The Dreaded Hoof Abscess

Dr. Caity Cosentino

Yesterday your horse was perfectly fine. You had a great ride, cooled him out, groomed him and gave him treats. When you left the barn he was happy and healthy, munching hay or grazing out in the field with his friends. This morning you come down to find a crippled horse, who won’t put any weight on one of his legs. Don’t panic! If there is no sign of any trauma or injury your horse is likely afflicted with the dreaded hoof abscess. There are many scenarios in which your horse can develop an abscess (even by simply just being a horse!). An abscess is formed in the foot when bacteria enters the foot (usually through a defect) and gets between the hoof wall or sole and the sensitive laminae lying underneath. Pus builds up in a pocket, and when the pocket becomes large enough pressure builds up to the point where it is extremely painful for the horse to put any pressure on their foot.

Although abscesses are most commonly seen in wet weather (the softening of the foot allows bacteria to enter), they can occur at any time of the year and during any weather conditions. Puncture wounds in the foot, nails too close to the sensitive laminae, cracks in the feet and even bruising to the soles can trigger an abscess to form. Horses who have Cushings disease, or other concurrent illnesses that affect the bodies immune system, are more likely to develop abscesses in their feet.

Once an abscess is suspected there are a few steps that are taken to confirm the diagnosis. The pulses in the lower limbs can be taken. Often times a horse with an abscess will have an alteration in the blood flow to the foot causing a bounding pulse in that leg. The coronary band and heel bulbs will be palpated. An abscess will take the path of least resistance out of the foot and sometimes that means coming out at the coronary band (popping a gravel). Hoof testers can be used to try to pinpoint the location of the abscess and your veterinarian or farrier may try to find the tract where the abscess started and open it up to relieve the pressure. In some cases where it is not evident that an abscess is present, diagnostic nerve blocks and radiographs may be indicated. Remember that even though these signs often indicate the presence of an abscess, there are other more serious causes for significant lameness that need to be ruled out.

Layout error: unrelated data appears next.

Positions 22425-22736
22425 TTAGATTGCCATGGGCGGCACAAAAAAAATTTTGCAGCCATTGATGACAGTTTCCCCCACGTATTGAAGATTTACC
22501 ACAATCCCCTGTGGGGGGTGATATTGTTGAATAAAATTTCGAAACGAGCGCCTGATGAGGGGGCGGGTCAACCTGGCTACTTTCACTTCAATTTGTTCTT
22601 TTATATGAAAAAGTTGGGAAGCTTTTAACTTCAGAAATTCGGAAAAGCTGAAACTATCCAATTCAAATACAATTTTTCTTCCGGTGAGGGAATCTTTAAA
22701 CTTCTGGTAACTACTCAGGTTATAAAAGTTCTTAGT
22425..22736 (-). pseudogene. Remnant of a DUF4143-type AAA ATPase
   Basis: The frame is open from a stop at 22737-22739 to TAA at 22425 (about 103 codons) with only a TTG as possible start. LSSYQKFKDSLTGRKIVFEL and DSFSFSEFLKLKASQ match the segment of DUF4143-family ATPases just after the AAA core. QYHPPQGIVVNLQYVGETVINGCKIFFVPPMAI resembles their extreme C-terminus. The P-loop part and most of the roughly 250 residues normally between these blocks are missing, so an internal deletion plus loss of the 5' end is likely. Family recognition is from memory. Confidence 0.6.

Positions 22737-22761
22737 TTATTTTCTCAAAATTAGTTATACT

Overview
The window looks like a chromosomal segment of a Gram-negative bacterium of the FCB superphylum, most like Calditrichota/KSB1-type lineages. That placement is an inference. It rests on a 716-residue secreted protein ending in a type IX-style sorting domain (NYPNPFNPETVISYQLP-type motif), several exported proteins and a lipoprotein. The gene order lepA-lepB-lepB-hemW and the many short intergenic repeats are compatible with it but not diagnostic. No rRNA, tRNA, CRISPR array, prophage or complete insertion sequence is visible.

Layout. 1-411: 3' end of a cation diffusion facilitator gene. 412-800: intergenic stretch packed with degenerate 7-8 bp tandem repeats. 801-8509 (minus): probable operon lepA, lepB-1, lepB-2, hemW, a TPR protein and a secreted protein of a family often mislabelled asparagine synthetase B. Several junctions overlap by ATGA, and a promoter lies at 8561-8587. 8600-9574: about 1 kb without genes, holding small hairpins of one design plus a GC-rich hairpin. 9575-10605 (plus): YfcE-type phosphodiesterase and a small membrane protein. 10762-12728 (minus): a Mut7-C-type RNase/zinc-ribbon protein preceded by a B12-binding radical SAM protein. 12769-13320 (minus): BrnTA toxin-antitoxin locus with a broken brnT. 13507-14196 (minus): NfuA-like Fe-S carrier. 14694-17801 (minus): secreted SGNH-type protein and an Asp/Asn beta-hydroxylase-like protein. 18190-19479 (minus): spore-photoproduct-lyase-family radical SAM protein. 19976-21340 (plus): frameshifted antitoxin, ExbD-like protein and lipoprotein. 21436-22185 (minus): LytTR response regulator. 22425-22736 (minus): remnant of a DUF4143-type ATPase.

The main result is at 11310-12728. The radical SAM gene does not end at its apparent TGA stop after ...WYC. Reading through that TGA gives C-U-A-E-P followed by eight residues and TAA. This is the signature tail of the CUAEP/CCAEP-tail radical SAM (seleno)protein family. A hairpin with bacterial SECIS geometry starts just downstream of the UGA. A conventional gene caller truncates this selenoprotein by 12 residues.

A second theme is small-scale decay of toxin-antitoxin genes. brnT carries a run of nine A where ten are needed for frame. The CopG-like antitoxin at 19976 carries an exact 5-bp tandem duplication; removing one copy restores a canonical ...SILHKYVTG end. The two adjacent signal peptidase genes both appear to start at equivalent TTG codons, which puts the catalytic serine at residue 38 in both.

Treatment of an abscess centers around relieving the pressure in the foot, cleaning out the pus and keeping the area clean and dry while the defect fills in. If possible your veterinarian will create a hole in the foot to allow good drainage, apply a poultice to draw out the remaining material and apply a bandage to the foot to keep it clean and dry. Often they will prescribe soaking the foot and re-bandaging until the area is healed and hardened. The majority of horses will heal well with no long term effects from the ordeal. If an abscess becomes chronic however, there is a chance that the surrounding tissues and bony structures can be affected and long term damage can be done, resulting in permanent lameness. For this reason, all abscesses should be addressed early and good nursing care should be provided.

Preventing abscesses is not always possible, and if you own a horse long enough, you too will have the pleasure of learning how to effectively bandage a foot (diapers and duct tape will be your friend!). Keeping up with regular foot care with your farrier and cleaning out their feet is critical and your first line of defense. Making sure your horse has a clean, dry place to stand in the rainy season and picking out stalls regularly can also help. Avoiding overly dry and overly wet conditions will reduce the risk of developing an abscess, but even the most conscientious owner will experience this problem from time to time no matter careful they are. When you find yourself standing in the wash stall with your third rubber pan of water with Epsom salt (cause your horse flipped over the last two), just remember it could be worse and all the nightly soakings and bandage changes (where you duct taped yourself to your horses foot) will be worth it when your four legged friend is using all four feet again and you are once again in the saddle!